Morning After: Cardinal domination

Teddy Bridgewater

Louisville was quick to prove that it belongs among the nation's elite on Sunday afternoon. Cardinal Authority looks back at the Cardinals 49-7 rout of visiting Ohio.

The ninth-ranked University of Louisville had to wait until Sunday before taking the field, but the wait was worth it. The Cardinals started quickly against the visiting Ohio Bobcats and never let up in their 49-7 win at Papa John's Cardinal Stadium.

Led by a Heisman Trophy candidate at quarterback, the Cardinals offense clicked on all cylinders, leaving most amazed at how easy it seemed to move up and down the field. What was equally impressive was the improved play of the defense.

Following a season full of games that saw U of L struggle to play a full 60 minutes and often play at their competitions level, the Cardinals played with a determination from the opening kickoff.

Offense

On Sunday, the Cardinals quickly proved that they have one of the best offensive units in the nation and they did so with near perfection. The offense scored touchdowns on 7 of 12 possessions, including 4 of it's 5 first half drives. They dominated the time of possession and converted an NCAA-leading 13 of 16 third down attempts.

The offense racked up 615 yards, which was the ninth highest total in the nation during the first week of college football.

Teddy Bridgewater completed 82% of his pass attempts while throwing for 355 yards and 5 touchdowns in three quarters of play. His 240.4 quarterback rating is second in the country. Led by Damian Copeland's 6 catches, eight different players recorded a reception.

Using a running back by committee approach, the ground game gained 199 yards. The trio of Senorise Perry, Dominique Brown and Michael Dyer combined for 146 yards and averaged 6.1 yards per carry.

Head coach Charlie Strong said afterwards that the only area that needs immediate improvement is the yellow flag.

"We had some procedural calls that stopped some of those drives and that's what we've got to do a better job of, but very happy with the way our offense played."

Defense

Defensive coordinator Vance Bedford spoke of his defense becoming more aggressive and improving against the run. They did just that against the Bobcats.

Ohio featured two of the nation's best in quarterback Tyler Tettleton and running back Beau Blankenship. Tettleton, a Davey O'Brien watch list candidate, completed only 48% of his attempts. Blakenship, who rushed for a school record 1,600 yards last season, managed just 22 yards on 12 carries.

The first team defense kept the Bobcats out of the end zone, as the lone Ohio score, which came on the last play of the third quarter, came against the second unit.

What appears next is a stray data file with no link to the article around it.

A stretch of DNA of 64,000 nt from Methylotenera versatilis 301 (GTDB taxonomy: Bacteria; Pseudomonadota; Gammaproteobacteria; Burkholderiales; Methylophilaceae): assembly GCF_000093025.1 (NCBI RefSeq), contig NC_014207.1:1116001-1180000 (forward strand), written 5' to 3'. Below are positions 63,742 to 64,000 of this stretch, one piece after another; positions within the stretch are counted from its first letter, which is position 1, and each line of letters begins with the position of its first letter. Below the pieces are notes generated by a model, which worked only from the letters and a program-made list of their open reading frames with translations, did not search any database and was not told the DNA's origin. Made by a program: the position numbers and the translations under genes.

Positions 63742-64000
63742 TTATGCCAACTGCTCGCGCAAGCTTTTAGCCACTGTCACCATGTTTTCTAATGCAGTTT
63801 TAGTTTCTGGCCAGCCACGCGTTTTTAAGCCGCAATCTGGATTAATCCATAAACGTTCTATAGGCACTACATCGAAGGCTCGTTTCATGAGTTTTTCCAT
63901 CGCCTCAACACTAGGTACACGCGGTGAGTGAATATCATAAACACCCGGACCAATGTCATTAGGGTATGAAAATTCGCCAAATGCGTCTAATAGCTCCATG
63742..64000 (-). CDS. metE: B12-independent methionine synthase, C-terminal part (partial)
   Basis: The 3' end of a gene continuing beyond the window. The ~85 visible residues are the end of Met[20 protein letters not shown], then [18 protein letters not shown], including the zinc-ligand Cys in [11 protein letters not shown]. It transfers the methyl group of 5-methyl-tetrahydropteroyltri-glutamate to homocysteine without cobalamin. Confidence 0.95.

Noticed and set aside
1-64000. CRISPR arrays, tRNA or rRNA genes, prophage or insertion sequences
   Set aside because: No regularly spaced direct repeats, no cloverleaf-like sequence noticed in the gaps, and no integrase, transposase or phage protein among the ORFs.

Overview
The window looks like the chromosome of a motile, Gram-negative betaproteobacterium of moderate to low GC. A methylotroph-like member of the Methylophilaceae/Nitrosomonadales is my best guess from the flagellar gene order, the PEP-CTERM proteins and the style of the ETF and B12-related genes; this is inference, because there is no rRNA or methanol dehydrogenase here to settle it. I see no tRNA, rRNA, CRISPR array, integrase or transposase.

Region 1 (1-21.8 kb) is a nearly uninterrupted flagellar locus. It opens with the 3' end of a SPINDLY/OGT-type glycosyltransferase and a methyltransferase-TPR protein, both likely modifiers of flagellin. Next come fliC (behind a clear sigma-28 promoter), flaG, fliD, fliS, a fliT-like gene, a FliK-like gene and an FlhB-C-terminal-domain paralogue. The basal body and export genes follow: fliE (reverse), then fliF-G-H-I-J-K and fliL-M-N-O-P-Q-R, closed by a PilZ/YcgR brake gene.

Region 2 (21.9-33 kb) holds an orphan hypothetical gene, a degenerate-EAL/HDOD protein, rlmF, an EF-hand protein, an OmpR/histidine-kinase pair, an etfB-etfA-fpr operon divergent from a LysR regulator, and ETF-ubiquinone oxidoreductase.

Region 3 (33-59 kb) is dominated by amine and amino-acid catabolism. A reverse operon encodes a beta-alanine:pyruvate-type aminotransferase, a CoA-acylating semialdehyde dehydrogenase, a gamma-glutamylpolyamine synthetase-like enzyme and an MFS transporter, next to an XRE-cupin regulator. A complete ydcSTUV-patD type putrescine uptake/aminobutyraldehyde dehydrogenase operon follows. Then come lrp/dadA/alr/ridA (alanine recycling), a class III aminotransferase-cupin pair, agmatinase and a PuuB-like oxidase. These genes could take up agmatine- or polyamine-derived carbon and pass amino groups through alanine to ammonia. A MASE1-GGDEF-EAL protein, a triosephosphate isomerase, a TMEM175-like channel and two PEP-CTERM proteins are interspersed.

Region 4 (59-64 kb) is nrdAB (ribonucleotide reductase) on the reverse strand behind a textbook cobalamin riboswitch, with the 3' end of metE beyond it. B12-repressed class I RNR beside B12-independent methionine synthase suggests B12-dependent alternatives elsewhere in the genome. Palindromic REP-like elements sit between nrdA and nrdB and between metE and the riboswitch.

"It was really great," Strong said of his defense. "You look at the run Beau (Blankenship) had with 1600 yards rushing last year and the quarterback just running the zone read play could hurt you outside. We knew we had to in our gaps and we just wanted to try and give them different looks. We wanted to make sure we got penetration and get in the backfield.

Special Teams

An area of concern last season, the Cardinals special teams looked much improved.

Punter Ryan Johnson averaged 47.5 yards per attempt and there were no muffed balls on any returns.

The only concern was on kickoff where starter John Wallace allowed two to said out of bounds. Matt Nakatani and Josh Appleby also had the opportunity to kickoff.

Overall

The Cardinals left no doubt that they belong among the nation's best programs in their season-opening effort.

"I don't think there is any question that they are a Top 10 team," said Ohio head coach Frank Solich. "The way they played and the way they executed, the quality of athlete, there's no doubt about it they're a Top 10 team. I think it's the best team we've played since I've been at Ohio and that includes Ohio State when they were ranked. So this is just an outstanding football team."

The positives from the 49-7 win are countless. The offense could do just about anything, through the air and on the ground. The weapons are plentiful.

The only concern was Louisville hurting itself. The Cardinals were flagged for 11 penalties.

"It was an outstanding win," said Strong. "It's always good to get that first win behind you. When you look at improvements we can make, it's just the penalties. We got three procedure penalties on the offense and a couple on the kicking game."

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